MI shouldn’t ‘settle’ on schools issues

Sen. Brian Weinstein

It’s no secret that one of Mercer Island’s biggest draws is its excellent public school system. Our 10th-graders had the best scores in the state on the Washington Assessment of Student Learning (WASL), which students must pass to graduate beginning with the class of 2008.

Our students, our teachers and our community have created a system that consistently demands, and delivers, world-class results for our children. Of the nearly 70,000 students statewide who took the 10th-grade exam, Mercer Island students are at the very top: 97 percent passed the reading section, 96 percent passed writing and 85 percent passed math.

Yet I worry that our students’ outstanding track record may remove our community from a vital conversation happening right now about the future of public education in Washington. It would be very easy for Mercer Island residents to adopt an “If it isn’t broken, don’t fix it,” attitude about public education.

With the recent release of its final recommendations, the Washington Learns commission — Gov. Christine Gregoire’s blue ribbon panel of educators, lawmakers, business and minority leaders, and others — has done an admirable job of presenting a menu of options for creating a public education system for the 21st century. The 2007 Legislature has a hefty challenge in prioritizing the Washington Learns recommendations and carrying out the ones that will yield the best results for our state.

Here’s why it’s important for us all to pay attention to the Washington Learns report, which calls for sweeping changes in the way our public schools teach — and how we pay for it:

  • If we want Washington’s economy to grow, we have to do better in math and science. Even on Mercer Island, student proficiency in math is lower than in reading and writing. In a state so dependent on technology-based industry, we have to do a better job of exciting students about math and science. In a recent New York Times story, Mercer Island High School Principal John Harrison estimated that up to 10 percent of students at the school are using private tutoring to supplement their math education. Not every family has the resources to pay for private tutoring. We need to make sure that math and science are taught effectively in every Washington school.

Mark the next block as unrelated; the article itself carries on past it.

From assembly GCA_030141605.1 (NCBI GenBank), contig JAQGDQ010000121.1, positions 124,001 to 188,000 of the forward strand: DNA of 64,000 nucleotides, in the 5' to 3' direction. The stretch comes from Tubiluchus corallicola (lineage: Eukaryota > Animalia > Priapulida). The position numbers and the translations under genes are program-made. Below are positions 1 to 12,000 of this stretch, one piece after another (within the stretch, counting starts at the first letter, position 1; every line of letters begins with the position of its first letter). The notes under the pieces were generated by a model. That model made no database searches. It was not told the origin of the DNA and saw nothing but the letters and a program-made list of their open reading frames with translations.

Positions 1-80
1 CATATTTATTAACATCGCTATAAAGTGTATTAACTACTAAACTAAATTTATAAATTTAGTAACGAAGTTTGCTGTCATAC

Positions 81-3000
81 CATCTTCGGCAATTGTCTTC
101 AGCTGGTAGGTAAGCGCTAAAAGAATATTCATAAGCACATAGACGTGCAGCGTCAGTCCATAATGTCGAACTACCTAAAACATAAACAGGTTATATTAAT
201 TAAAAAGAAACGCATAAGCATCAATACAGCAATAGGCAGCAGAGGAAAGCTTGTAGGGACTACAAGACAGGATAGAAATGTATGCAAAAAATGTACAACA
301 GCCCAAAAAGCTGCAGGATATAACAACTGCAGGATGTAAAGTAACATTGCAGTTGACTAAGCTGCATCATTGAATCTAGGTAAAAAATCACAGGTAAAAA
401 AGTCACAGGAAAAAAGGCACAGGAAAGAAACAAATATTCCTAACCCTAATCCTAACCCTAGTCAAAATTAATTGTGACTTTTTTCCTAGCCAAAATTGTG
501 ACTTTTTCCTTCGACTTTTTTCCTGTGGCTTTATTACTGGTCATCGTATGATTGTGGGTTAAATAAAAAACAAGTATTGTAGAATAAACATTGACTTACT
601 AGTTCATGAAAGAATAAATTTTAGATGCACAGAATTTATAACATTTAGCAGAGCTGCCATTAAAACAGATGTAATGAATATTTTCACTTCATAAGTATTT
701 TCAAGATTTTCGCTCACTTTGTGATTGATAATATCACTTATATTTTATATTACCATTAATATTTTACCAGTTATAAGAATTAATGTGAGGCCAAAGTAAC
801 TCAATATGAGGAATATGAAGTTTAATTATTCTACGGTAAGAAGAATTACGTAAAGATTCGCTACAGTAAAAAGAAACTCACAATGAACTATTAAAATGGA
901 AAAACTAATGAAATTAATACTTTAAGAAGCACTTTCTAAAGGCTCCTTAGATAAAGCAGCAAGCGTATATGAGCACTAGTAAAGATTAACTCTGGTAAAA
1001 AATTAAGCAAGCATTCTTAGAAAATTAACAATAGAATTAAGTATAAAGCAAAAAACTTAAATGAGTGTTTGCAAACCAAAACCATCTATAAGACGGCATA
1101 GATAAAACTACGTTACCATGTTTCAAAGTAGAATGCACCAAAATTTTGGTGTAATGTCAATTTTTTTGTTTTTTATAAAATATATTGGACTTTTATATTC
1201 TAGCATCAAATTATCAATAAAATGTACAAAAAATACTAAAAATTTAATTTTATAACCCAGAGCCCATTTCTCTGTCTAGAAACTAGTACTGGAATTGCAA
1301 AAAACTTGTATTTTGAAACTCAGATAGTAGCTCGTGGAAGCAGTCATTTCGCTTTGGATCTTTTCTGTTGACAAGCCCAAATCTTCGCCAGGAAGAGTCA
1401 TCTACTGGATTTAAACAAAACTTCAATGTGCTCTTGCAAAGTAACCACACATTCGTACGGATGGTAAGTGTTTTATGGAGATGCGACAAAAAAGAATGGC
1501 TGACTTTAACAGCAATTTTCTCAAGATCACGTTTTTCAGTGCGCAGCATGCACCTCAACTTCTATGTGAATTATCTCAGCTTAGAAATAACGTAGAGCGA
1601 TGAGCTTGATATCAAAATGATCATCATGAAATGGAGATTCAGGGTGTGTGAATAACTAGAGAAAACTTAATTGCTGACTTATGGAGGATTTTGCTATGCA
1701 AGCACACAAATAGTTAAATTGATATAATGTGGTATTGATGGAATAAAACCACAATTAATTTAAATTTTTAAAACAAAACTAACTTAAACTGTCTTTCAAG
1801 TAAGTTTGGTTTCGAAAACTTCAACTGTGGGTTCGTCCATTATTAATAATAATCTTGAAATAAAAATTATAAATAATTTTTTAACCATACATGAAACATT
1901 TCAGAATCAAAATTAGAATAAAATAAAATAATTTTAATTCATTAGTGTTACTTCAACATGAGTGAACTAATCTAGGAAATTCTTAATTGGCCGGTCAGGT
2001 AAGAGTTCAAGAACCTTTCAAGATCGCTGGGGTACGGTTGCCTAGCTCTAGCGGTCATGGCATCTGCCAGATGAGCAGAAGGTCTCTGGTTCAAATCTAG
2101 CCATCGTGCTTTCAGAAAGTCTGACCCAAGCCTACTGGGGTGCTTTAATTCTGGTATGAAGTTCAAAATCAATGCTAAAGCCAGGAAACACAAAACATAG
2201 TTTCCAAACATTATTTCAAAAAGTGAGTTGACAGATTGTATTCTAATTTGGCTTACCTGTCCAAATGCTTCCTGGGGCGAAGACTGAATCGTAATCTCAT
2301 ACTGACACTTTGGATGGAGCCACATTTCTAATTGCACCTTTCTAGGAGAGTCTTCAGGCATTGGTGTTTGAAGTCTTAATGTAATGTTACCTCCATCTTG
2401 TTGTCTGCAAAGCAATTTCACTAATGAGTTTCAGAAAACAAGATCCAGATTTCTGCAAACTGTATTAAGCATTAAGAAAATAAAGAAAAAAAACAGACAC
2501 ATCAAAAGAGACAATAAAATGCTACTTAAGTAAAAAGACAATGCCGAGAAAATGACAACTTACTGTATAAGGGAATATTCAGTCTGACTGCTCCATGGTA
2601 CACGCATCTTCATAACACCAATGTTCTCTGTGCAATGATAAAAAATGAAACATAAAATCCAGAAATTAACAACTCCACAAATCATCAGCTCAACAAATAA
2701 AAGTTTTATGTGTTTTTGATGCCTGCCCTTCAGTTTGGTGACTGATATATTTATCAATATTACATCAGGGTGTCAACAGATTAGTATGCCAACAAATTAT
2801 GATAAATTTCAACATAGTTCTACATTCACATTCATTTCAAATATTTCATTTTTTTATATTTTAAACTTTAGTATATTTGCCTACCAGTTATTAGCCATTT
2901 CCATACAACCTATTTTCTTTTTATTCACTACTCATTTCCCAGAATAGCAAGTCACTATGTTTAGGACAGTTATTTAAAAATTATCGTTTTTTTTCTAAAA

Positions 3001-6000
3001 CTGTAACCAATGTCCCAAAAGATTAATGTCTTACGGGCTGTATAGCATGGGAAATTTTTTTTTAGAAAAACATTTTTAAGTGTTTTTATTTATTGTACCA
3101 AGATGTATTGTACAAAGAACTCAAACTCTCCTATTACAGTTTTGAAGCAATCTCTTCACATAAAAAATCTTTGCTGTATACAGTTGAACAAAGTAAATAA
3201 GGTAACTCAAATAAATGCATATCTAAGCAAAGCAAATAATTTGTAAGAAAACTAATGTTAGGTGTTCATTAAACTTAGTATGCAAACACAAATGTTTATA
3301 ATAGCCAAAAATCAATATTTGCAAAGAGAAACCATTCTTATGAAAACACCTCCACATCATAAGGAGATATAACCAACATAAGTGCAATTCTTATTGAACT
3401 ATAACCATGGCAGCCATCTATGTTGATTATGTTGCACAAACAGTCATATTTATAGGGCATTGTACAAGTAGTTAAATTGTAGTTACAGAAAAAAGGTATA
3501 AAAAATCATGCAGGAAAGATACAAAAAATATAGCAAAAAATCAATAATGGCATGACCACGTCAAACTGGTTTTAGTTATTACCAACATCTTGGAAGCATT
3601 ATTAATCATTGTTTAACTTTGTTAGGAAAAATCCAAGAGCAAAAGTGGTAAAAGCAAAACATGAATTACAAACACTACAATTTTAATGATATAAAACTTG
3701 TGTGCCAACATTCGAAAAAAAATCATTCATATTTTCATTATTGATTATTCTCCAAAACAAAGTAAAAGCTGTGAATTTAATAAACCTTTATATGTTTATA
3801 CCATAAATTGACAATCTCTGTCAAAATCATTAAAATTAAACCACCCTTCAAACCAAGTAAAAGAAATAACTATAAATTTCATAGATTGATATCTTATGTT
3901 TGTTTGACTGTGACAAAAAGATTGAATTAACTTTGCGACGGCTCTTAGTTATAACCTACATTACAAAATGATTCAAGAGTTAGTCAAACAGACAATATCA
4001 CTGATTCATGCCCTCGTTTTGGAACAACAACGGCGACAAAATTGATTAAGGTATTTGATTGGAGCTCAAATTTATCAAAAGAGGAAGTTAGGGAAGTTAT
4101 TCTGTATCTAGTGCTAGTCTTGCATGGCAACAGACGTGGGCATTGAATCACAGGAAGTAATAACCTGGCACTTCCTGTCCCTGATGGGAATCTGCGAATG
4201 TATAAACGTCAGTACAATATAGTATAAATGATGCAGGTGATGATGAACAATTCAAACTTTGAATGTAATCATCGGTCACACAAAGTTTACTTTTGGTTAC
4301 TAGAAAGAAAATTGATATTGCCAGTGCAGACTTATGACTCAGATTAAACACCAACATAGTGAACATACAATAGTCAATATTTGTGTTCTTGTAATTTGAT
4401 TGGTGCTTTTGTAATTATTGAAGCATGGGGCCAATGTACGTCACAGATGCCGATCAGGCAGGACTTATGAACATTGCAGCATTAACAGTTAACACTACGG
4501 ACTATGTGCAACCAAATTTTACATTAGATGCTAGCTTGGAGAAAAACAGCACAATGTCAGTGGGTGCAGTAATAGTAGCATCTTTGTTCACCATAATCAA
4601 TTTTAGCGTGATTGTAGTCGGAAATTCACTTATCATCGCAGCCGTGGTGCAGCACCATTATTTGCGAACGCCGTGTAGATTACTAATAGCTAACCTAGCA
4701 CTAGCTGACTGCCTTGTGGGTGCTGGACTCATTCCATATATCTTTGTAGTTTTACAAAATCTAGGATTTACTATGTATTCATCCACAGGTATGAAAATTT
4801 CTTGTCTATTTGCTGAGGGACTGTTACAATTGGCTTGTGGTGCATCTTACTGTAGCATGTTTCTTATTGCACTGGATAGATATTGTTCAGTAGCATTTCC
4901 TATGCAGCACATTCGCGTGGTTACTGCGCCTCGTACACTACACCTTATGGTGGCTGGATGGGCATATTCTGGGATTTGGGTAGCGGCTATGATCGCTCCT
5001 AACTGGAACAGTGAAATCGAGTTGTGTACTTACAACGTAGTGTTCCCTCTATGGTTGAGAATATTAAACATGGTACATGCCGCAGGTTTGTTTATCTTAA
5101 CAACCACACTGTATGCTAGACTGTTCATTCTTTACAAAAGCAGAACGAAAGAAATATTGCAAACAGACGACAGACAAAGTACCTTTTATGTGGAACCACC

• The Washington Learns recommendations present a plan to bring world-class math and science into our classrooms by establishing a state list of rigorous math and science curricula; working to bring the best math and science teachers to Washington; and encouraging students to seek degrees in math- and science-related fields.

  • Highly qualified students should not be denied access to higher education because of an enrollment crunch. We are lucky to have some incredible research and regional universities in Washington. Yet I hear of local students who do well in high school but were turned away from the University of Washington because there simply isn’t room. Washington Learns calls for a coordinated 10-year enrollment plan that addresses how our state must invest in higher education access to meet demographic and work force demands.

  • Taxpayers deserve the best return on their investment in public education. When I sponsored the legislation in 2005 that created the Washington Learns commission, my main goal was to prompt a thorough review of the way our public education system is financed. Currently, the state pays school districts based on enrollment. But this is an antiquated model. Our funding system should promote academic success, not just pay for “seat time.”

    We need to make smarter investments if we expect better results. The final recommendations lay the groundwork by calling for a significant down payment in 2007 to improve basic education funding. They also encourage the longer-term effort of designing a new basic education funding formula.

  • Everyone benefits when children enter school ready to learn. Washington’s communities will be healthier, happier and more prosperous if we offer a public education system that better prepares our students for life in the global economy. We know that crime rates are lower, employment rates are higher and access to health care is better in communities that invest in high-quality education. We also know that an amazing amount of brain development happens in the first years of life, so we must lay the foundation early if we are to create a system of high-achieving learners. We would be wise to make bigger investments in early learning programs that prepare all students to thrive socially and academically.

    Acting upon a recommendation in Washington Learn’s 2005 interim report, the Legislature this year created a new state Department of Early Learning. The final report also calls for voluntary full-day kindergarten, beginning in impoverished schools around the state.

    The quality of Washington’s public schools affects every citizen, even those of us who already have excellent schools in our own community. Let your voice be heard: Read the commission’s report at www.washingtonlearns.wa.gov and tell your legislators where your priorities lie. Public schools belong to the public.

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